New ‘Phantom’ more than just shiny new tech

Matthew Reddin, staff writer

Much of the marketing for the new tour of The Phantom of the Opera has heavily promoted its technologically advanced staging — and with good reason. The show, which arrived in Milwaukee this week for a 12-night engagement ending Aug. 3, is both opulent and gritty all at once, with sets sliding in and out almost without you noticing and increased pyrotechnics and lighting trickery adding an extra level of danger.

But to justify its ticket price, Phantom needs more than a new way of breaking the chandelier. It needs a cast with the vocal power and acting acumen to live up to the gorgeous world they’re performing in.

And boy, do they have that.

This tour comes courtesy of producer Cameron Mackintosh, who has gathered a cast and crew of 52 for the production. It’s a mass of people that somehow never seems to crowd the stage, even when the Phantom’s actions to install his beloved Christine as the Paris Opera’s lead soprano plunge the characters into chaos and panic. More importantly, this is a multi-talented cast, providing the foundational unity and cacophony that Andrew Lloyd Webber’s score alternately requires. 

The musical’s secondary characters all provide strong, nuanced performances. Jacquelynne Fontaine as Carlotta, especially, plays the diva without leaning on comically bad singing. She creates a fleshed-out character from a potentially paper-thin role. But Phantom is always ultimately about its three leads, and this production is no exception. 

Christine (Julia Udine) is undisputedly the strongest of the three. Her role is the most vocally challenging in the script — one of the most challenging in contemporary musical theater — and she never slides out of a pitch, no matter how high, low or in between. 

But that wasn’t the most riveting aspect of her performance. What elevated her Christine were: the way she began “Think Of Me” in the weakest, threadiest, voice imaginable before visibly swallowing her fear and bringing it to triumphant fruition; the way her early chatter with Raoul vacillates between nostalgia and attraction; the way we see her struggle and evolve all the way through “Wishing You Were Somehow Here Again” and “Point of No Return,” taking agency of herself and becoming the heroine she needs to be. In short, her exemplary acting — perhaps strange to highlight in and of itself, but something rare in a singer as talented as Udine. She might have won over an audience with the strength of her voice alone, and it’s a credit to her and this production that she doesn’t. As a result, her layered and committed Christine become the heart of this Phantom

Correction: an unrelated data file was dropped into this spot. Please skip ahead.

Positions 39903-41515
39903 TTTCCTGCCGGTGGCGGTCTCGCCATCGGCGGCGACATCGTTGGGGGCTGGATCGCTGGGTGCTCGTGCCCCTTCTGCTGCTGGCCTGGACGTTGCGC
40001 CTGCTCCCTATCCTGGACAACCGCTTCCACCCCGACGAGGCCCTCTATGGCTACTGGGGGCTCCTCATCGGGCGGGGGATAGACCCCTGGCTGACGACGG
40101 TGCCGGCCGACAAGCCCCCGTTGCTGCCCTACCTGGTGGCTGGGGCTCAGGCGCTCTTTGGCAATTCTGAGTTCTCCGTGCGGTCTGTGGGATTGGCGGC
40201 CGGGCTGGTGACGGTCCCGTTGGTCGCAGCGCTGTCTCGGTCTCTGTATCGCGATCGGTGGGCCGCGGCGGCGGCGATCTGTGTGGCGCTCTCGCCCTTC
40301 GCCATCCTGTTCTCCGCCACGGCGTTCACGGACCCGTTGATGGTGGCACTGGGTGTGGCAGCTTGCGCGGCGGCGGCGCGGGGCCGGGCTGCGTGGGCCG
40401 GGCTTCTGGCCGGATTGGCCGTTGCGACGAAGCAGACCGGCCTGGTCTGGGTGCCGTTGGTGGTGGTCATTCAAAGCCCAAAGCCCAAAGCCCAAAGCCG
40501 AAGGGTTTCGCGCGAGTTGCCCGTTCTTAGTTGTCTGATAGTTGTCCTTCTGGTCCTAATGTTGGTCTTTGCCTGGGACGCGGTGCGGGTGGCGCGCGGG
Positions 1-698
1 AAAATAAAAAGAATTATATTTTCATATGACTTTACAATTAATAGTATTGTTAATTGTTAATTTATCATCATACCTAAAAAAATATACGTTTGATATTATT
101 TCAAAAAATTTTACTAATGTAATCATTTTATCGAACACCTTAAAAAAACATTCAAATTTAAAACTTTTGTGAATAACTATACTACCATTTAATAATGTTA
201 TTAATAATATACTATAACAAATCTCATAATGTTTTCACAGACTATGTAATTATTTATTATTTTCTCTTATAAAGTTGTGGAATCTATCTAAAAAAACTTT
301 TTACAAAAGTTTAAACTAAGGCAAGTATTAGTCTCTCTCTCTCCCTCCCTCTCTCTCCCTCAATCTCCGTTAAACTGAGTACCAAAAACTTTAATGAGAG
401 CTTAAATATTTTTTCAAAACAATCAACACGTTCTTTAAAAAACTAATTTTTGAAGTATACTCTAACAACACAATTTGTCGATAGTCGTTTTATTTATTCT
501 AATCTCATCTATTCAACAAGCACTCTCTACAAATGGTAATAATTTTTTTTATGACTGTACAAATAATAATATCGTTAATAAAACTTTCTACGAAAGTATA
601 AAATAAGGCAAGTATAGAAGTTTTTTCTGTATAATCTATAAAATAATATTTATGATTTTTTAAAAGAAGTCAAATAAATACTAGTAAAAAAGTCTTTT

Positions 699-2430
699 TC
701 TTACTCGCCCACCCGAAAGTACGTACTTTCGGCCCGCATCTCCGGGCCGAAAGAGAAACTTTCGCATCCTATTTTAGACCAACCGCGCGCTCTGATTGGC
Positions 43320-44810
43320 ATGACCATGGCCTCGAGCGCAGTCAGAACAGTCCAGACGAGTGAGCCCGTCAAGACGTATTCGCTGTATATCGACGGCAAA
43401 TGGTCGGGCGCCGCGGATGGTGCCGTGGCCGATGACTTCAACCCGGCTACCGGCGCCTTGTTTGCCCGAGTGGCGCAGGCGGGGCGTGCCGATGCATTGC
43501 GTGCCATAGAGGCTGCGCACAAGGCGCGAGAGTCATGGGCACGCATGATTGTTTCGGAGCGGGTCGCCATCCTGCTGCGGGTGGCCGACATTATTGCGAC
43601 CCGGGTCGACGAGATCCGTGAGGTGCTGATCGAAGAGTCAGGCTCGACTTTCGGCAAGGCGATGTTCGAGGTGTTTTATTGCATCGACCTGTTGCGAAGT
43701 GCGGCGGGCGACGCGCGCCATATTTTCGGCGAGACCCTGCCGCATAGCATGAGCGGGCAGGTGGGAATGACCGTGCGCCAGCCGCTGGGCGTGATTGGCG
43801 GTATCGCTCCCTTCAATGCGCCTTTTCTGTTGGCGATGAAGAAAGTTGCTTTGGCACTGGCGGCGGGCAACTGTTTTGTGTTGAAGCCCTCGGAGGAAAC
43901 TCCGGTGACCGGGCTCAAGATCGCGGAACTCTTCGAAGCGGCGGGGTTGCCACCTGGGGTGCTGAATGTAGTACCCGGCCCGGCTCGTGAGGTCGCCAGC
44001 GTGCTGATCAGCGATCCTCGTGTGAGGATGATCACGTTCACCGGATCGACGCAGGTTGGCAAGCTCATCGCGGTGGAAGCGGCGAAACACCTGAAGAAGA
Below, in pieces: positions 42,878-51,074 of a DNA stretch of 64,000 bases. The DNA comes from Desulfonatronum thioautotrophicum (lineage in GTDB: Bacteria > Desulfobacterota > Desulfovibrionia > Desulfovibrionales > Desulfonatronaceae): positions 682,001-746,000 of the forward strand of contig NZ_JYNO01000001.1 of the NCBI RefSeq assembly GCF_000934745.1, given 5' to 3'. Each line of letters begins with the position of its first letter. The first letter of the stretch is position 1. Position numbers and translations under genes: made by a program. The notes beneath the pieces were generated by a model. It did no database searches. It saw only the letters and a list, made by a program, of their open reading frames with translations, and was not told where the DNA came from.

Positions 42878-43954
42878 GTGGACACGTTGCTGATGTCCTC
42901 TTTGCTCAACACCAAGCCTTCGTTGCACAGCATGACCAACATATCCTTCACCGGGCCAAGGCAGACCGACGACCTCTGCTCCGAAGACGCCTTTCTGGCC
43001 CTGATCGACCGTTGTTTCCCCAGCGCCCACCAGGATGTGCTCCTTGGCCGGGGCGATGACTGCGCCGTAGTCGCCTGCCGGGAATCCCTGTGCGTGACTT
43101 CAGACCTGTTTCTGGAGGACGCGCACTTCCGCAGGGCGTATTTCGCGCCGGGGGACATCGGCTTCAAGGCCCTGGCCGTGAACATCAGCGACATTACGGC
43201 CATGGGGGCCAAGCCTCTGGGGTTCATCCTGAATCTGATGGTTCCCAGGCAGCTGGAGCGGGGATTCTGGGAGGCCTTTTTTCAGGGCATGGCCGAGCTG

The Phantom himself (Cooper Grodin) is the most altered from the usual interpretation. Absent is the image of the seductive older patron. Grodin’s Phantom is closer in age to Christine and looks it, less a father figure and more an age-appropriate love interest. Grodin’s Phantom is initially as interested in Christine as a vehicle to bring his opera to life as for her beauty. In “Music of the Night,” often staged as a dance of temptation that parallels “Point of No Return,” Grodin’s focus is on the score he keeps presenting to Christine. His attraction to her only grows as his madness does, and each action to win her heart pulls him further away from his artistic ambitions.

Then there’s Raoul (Ben Jacoby), who remains woefully underwritten as a romantic counterpoint to the Phantom. But Jacoby overcomes the shallow writting to create a complex Raoul, one who makes Christine’s ultimate choice of him over the Phanton less certain. His Raoul has compassion the Phantom lacks, but he shares the Phantom’s raging temperament. There’s more than one moment in the play where a surge of romantic or angry passion drives Raoul forward at Christine and forces her to back away in sudden panic, much as she reacts to the Phantom. He’s a work-in-progress as much as the other two, and it’s only his tendency toward the heroic despite his flaws that makes him a worthy match for Christine.

It’s perhaps that last quality that makes this Phantom such a joy to watch — the sense that you’re watching not simply a twisted, tempestuous love triangle but rather three individuals struggling to come into their own as adults — a process fraught with pitfalls even without an exploding chandelier.

On stage

The Phantom of the Opera runs through August 3 at the Marcus Center, 929 N. Water St. Shows are at 7:30 p.m. weeknights, 8 p.m. Friday, 2 and 8 p.m. Saturdays and 1 and 6:30 p.m. Sundays. Tickets range from $27 to $137 and can be purchased at 414-273-7206 or the Marcus Center online box office. 

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